Short on promised laughs

Diksha Basu's The Windfall is frequently funny, albiet in a mild-mannered way.

Diksha Basu

By Mike Crowl

It’s always disappointing when a blurb proclaims a book to be "laugh-out-loud funny", and you wait in vain for the laugh-out-loud moments. I did chortle once while reading The Windfall, but I don’t think that really counts.

All the same, Diksha Basu’s book is frequently funny in a mild-mannered way, while satirising those who acquire sudden wealth. But the humour and the delightful detail aren’t quite enough to carry the story forward. I think I’d hoped for another book like Aravind Adiga’s Selection Day, which has similar humour but a much stronger story and more vivid characters.

The Jha family is at the centre of The Windfall. Unexpectedly, Mr Jha has sold his listings website for $20million, and finds himself overwhelmingly rich. With his wife he moves from the apartment block where they’ve lived most of their married life to a large two-storey house in a wealthy Delhi suburb. At the apartments they’ve been surrounded by longstanding neighbours and friends. At the new house, they feel miles from anywhere and anyone, though one of their next-door-neighbours, Mr Chopra, appears friendly enough.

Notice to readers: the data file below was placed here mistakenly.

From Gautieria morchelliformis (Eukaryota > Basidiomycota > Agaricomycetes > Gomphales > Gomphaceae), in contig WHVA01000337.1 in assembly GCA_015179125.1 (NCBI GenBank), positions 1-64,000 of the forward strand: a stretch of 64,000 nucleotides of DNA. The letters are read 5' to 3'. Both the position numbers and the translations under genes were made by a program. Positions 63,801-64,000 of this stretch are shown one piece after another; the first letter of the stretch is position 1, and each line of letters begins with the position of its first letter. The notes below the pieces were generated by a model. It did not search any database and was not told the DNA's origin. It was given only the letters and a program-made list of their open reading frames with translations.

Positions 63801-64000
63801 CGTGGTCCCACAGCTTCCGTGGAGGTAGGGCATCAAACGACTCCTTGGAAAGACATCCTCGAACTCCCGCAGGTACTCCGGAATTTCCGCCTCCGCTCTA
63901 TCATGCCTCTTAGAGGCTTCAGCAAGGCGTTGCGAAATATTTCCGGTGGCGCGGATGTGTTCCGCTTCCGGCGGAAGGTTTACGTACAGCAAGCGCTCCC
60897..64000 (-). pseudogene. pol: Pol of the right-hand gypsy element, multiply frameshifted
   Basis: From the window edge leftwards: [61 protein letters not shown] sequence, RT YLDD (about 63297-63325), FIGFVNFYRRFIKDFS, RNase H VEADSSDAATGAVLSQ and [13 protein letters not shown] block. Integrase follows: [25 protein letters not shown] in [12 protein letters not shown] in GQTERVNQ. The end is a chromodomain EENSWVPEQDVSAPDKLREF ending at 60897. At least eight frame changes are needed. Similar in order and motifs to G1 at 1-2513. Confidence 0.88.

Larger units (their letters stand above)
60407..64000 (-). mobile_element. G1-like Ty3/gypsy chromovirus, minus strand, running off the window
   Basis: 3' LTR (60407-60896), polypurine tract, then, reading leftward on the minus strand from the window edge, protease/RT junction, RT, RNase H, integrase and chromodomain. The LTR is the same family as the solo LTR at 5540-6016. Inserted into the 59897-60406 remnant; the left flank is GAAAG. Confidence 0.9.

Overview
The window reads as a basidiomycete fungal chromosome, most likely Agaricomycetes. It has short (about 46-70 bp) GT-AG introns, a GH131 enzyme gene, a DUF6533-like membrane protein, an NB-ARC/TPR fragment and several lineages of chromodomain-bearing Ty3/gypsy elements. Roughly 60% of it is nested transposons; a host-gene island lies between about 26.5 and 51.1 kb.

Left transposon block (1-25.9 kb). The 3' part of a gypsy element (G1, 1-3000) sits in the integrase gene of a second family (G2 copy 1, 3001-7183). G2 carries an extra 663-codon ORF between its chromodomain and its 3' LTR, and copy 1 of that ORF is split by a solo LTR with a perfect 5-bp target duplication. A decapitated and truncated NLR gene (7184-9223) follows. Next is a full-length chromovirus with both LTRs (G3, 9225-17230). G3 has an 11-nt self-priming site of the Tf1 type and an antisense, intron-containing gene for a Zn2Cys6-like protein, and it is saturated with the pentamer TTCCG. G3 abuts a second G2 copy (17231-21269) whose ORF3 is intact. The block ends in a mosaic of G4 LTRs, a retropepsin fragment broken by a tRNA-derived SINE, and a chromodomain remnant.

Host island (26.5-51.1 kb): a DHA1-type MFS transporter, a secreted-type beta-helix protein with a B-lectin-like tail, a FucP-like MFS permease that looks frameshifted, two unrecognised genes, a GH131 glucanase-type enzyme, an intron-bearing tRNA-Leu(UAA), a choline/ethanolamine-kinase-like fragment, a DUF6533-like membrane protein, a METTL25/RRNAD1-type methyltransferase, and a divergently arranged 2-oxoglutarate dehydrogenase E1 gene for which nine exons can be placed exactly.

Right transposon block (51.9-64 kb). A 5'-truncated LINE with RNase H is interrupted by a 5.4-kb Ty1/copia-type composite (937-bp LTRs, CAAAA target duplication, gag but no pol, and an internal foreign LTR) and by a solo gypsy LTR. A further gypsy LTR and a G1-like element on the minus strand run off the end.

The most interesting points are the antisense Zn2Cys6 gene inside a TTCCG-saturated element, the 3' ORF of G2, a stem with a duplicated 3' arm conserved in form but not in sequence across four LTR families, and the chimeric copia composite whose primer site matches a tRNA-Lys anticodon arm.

Mr Jha’s son has gone to the United States to do an MBA, but is slack in his study and failing the course. He’s also fallen in love with a blonde American girl, and can’t manage to tell his parents about her.

There’s a subplot about one of the former neighbours, the widowed Mrs Ray, who falls in love with Mr Chopra’s divorced brother. This part of the book has more warmth than the rest.

We don’t easily engage with the Jhas and the Chopras, though it’s easy to sympathise with their problems of unexpected wealth. Quirky characters abound, but only occasionally come to life. The changes that come to the Jha family by the end of the story seem underwritten, and it’s a bit of a surprise when the book suddenly comes to an end.

- Mike Crowl is a Dunedin author, musician and composer. 

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